Can anyone help me find the derivative without using the quotient rule of the following equation?

\[2 \div ((2t ^{2} - 4\sin(t))^{5})\]

\[\left(\frac{1}{f}\right)'=-\frac{f'}{f^2}\]

@completeidiot I wrote the exact same thing... It was just a different form. @satellite73 Could you explain that?

it is a short way to say what the derivative of the reciprocal of a function is

I don't understand how that helps? Sorry ><

@satellite73

ok lets use an example

find the derivative of \(\frac{1}{x^2+2x}\)

here we have \(\frac{1}{f}\) where \(f(x)=x^2+2x\) so the derivative is \[-\frac{2x+2}{(x^2+2x)^2}\]

i was using the formula i wrote above \[\left(\frac{1}{f}\right)'=-\frac{f'}{f^2}\]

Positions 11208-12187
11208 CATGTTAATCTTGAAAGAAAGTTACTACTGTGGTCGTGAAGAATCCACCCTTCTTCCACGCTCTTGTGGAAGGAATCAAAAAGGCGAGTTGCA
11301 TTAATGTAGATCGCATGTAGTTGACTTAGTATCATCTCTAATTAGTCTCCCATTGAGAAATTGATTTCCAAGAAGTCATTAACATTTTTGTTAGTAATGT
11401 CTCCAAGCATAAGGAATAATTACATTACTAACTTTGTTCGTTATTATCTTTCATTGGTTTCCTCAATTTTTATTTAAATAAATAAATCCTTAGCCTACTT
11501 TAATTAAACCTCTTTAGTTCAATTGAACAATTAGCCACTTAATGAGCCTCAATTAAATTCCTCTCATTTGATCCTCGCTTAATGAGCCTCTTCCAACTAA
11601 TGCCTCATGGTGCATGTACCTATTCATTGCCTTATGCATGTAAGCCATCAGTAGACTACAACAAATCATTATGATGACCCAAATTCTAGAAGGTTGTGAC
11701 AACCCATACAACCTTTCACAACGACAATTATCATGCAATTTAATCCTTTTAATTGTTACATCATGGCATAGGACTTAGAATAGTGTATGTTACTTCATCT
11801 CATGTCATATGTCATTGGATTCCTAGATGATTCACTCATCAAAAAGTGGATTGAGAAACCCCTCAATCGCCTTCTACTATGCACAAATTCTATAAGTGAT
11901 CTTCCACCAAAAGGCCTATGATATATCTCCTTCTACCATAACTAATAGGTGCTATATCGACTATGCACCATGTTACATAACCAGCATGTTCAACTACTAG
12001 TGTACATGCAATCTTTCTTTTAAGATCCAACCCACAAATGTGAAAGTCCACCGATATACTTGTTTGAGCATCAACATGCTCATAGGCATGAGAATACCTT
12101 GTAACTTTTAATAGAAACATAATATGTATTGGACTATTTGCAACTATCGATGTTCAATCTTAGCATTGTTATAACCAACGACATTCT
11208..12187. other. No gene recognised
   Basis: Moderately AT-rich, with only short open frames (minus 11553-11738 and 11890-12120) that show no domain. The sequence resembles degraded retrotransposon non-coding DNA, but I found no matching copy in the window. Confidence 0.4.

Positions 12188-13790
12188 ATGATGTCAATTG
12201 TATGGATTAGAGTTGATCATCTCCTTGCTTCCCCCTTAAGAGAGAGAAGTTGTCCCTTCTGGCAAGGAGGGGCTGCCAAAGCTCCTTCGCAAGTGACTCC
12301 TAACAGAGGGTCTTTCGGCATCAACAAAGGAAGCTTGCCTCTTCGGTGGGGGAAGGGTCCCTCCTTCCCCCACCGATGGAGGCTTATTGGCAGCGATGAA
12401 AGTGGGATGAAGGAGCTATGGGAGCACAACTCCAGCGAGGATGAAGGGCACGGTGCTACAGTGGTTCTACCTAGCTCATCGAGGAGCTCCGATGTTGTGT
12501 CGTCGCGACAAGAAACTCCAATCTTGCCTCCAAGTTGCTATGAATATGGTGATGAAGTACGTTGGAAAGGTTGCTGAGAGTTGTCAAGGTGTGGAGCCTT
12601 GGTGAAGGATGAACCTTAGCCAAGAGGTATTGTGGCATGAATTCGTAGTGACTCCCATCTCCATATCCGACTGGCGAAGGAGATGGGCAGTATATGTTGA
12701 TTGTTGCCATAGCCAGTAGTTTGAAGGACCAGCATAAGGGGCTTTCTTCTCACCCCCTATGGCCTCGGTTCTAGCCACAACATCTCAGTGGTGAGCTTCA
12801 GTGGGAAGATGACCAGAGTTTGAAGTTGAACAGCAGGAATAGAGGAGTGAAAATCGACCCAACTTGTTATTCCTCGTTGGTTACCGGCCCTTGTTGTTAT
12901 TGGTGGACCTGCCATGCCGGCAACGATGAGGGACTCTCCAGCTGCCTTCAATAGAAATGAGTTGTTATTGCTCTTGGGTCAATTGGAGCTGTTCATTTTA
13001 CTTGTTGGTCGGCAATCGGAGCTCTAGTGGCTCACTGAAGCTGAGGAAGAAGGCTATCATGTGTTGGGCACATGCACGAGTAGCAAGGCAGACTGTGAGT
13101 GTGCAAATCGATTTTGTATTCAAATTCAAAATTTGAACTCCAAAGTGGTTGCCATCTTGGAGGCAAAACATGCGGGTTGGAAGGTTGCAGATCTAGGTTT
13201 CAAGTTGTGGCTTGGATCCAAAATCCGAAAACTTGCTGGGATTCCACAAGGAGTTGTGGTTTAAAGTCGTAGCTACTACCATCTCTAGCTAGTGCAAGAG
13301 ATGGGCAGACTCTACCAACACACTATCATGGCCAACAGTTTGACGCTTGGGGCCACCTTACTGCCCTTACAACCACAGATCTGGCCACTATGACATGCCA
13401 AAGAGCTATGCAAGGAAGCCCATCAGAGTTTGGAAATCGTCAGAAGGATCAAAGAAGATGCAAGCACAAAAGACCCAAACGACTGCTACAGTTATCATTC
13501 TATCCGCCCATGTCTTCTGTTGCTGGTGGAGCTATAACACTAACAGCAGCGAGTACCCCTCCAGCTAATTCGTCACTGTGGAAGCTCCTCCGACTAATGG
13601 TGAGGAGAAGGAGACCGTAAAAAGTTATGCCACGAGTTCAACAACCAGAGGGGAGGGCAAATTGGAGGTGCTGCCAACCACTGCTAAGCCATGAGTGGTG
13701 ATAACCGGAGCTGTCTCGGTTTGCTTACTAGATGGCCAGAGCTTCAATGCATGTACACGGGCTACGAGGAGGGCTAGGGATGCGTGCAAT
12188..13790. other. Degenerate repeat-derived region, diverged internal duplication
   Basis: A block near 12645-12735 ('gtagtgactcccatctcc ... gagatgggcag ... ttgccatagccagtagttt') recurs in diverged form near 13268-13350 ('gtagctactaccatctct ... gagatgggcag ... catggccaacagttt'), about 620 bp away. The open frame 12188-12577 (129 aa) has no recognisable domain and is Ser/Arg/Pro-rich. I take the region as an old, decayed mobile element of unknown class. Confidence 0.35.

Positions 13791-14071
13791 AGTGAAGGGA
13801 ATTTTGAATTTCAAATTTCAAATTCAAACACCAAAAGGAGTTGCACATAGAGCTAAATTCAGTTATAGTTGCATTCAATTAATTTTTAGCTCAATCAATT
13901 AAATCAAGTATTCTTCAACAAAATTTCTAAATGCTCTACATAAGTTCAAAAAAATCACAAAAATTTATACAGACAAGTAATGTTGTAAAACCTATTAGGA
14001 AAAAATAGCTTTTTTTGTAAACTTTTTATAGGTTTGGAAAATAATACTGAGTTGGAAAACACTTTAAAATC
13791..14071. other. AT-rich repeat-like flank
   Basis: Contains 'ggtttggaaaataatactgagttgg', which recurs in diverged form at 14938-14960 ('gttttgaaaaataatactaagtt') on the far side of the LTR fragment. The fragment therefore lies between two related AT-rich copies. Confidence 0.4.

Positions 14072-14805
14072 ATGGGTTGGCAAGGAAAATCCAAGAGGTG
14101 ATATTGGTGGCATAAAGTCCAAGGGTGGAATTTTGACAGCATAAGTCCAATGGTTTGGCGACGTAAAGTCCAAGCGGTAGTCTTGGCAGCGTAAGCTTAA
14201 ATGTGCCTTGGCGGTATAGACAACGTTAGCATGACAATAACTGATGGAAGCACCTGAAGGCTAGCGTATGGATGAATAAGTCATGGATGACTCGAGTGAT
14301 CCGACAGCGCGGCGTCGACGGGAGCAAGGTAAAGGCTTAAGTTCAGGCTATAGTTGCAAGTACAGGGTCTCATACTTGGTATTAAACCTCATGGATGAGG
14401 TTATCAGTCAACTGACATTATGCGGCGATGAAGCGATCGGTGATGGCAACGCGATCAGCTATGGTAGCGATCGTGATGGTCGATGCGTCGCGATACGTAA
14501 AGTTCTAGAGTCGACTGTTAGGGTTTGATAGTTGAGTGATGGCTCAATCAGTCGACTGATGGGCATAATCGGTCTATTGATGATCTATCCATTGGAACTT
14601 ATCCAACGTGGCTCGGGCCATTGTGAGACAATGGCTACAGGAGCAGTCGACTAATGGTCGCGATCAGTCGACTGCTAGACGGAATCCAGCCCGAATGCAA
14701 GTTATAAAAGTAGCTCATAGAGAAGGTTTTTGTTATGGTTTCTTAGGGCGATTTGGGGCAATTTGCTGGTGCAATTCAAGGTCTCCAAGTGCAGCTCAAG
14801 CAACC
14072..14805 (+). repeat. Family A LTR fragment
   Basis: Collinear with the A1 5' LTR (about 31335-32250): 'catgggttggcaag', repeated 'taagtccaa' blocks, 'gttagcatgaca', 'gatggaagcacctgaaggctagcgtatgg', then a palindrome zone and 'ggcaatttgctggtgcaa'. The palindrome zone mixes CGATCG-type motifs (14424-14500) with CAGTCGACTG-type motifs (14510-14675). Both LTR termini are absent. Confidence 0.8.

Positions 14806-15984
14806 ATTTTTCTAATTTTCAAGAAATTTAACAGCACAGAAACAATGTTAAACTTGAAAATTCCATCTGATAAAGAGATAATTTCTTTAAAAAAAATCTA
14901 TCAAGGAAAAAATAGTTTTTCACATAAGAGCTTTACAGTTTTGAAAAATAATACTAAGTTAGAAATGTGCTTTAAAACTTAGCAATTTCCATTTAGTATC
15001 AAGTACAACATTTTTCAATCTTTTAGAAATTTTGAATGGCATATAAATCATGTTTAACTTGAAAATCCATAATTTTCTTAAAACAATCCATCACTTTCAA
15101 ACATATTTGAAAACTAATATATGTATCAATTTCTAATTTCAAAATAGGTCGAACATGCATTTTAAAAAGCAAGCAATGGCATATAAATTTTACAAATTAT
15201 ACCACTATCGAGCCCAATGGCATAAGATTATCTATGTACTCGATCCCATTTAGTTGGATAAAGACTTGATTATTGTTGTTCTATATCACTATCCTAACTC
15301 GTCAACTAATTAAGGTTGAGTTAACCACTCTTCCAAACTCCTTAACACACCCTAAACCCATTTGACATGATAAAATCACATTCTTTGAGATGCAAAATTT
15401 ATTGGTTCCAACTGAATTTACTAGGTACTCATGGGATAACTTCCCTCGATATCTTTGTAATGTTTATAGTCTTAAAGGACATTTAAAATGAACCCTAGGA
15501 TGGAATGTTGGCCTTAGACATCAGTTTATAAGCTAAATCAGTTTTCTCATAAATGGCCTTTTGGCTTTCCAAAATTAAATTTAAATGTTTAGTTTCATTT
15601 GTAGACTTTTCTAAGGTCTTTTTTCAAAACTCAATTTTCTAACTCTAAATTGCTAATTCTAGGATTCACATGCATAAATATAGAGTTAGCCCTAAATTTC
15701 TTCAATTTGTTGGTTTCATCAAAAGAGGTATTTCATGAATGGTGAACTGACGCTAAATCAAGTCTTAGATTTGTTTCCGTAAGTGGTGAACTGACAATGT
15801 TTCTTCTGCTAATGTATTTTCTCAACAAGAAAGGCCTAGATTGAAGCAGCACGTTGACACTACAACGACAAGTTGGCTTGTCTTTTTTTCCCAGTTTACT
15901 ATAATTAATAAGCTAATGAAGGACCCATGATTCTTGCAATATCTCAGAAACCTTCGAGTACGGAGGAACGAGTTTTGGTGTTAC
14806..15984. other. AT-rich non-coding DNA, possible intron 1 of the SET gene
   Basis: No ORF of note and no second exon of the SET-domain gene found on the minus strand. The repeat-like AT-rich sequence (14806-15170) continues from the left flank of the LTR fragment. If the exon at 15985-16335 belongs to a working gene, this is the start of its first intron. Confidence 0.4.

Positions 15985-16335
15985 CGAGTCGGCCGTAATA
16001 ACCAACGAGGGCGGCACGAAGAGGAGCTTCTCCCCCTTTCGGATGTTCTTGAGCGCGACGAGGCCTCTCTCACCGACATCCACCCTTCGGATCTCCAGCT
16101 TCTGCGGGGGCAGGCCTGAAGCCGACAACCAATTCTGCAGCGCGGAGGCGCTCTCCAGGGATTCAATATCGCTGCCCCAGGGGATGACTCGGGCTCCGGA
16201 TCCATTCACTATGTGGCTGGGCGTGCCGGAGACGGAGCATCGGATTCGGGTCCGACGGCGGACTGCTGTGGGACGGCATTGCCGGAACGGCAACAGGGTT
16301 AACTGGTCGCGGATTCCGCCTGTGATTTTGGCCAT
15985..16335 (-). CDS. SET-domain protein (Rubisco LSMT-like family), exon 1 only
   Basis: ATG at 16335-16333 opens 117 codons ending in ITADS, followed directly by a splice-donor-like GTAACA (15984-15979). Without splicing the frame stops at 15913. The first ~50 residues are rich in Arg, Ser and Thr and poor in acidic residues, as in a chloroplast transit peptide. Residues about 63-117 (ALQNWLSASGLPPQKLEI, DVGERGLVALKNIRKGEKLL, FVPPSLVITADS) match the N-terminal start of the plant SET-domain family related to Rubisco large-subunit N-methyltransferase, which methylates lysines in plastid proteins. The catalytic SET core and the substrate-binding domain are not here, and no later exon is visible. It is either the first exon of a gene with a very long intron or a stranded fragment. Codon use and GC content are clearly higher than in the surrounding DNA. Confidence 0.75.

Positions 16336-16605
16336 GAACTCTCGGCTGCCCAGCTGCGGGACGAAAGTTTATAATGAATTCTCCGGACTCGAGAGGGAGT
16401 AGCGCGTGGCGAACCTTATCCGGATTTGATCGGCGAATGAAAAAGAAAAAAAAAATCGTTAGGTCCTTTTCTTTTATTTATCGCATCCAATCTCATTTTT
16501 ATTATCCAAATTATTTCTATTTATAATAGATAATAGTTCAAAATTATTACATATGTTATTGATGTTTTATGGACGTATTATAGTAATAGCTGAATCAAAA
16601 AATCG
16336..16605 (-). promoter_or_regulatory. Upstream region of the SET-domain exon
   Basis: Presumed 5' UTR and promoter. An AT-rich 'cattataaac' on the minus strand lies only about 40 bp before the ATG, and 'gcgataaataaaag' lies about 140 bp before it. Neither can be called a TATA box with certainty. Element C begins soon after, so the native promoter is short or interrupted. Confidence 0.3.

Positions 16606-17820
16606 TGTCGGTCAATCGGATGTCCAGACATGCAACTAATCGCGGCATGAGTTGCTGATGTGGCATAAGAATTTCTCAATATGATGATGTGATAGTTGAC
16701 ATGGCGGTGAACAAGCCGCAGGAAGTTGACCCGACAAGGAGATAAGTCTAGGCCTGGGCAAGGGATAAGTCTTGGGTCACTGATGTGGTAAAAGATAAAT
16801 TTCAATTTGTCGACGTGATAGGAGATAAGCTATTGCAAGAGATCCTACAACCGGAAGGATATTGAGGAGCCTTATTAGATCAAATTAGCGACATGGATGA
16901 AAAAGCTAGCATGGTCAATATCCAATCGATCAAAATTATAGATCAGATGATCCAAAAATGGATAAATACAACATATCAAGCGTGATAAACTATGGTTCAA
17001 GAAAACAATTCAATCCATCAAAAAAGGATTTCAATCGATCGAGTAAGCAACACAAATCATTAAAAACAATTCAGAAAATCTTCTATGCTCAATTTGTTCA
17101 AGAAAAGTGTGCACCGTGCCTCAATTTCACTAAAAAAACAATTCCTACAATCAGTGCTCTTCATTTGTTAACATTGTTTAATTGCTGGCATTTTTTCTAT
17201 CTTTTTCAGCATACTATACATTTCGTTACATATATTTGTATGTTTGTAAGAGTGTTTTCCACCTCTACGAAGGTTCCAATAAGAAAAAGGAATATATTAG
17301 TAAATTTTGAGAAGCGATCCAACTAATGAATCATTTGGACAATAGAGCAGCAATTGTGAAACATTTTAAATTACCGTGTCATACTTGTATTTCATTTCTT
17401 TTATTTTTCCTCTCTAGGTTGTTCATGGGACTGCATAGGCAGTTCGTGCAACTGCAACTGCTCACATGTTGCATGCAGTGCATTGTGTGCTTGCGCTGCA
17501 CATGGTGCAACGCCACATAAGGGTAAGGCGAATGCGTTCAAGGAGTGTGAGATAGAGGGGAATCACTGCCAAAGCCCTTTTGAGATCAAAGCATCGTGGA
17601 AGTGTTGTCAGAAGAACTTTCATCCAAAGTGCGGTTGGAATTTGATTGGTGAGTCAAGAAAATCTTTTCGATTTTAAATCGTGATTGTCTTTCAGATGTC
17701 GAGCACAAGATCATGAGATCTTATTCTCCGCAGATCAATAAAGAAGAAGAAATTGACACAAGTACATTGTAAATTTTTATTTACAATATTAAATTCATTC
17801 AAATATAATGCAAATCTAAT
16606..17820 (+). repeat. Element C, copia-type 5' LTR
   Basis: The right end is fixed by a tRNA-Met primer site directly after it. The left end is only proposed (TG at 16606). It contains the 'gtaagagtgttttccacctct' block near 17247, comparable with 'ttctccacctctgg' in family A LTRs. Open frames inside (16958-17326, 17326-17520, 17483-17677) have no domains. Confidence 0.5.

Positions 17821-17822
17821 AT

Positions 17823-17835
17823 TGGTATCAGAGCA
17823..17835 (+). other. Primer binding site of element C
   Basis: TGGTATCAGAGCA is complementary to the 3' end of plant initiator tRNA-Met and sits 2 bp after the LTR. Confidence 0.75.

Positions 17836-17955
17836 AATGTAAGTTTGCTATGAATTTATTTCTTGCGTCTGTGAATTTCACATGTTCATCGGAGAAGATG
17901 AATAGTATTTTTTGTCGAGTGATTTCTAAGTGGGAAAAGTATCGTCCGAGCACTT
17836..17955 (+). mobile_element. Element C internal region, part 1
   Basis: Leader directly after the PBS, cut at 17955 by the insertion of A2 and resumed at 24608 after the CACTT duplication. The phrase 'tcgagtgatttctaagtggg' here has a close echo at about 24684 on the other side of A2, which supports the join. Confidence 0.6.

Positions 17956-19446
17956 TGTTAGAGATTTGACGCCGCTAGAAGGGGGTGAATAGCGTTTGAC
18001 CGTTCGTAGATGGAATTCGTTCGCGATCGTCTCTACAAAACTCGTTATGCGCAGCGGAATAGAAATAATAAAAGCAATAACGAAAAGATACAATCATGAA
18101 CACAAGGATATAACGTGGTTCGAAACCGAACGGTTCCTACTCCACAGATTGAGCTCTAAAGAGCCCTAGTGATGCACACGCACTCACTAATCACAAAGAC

here is another example \[\frac{5}{\sin(x)+x^2}\] the derivative will be \[-\frac{5(\cos(x)+2x)}{(\sin(x)+x^2)^2}\]

your example is somewhat more complicated here \(f(t)=(2t^2-4\sin(t))^5\) so \(f'(t)=5(2t^2-4\sin(t))^4(4t-4\cos(t))\)

you get as your derivative \[-\frac{10(2t^2-4\sin(t))^4(4t-4\cos(t))}{(2t^2-4\sin(t))^{10}}\]

now you can cancel a bunch of these

Why don't you write the denomination with a rational exponent and then use the Power Rule, Constant Multiple Rule along with Chain Rule to differentiate? What I mean is that you could re-write it the problem as this:\[f(t)=\frac{ 2 }{ [2t^2-4\sin(t)]^5 }=2*[2t^2-4\sin(t)]^{-5}\]Now you simply differentiate the way you would with Power Rule, Chain Rule, and Constant Multiple Rule the way you normally would. You could alternatively use the Reciprocal Rule as satellite73 has already suggested. @alaskamath

\[-\frac{10(4t-4\cos(t))}{(2t^2-4\sin(t))^{6}}\]

Thank you both so much! @satellite73 @genius12

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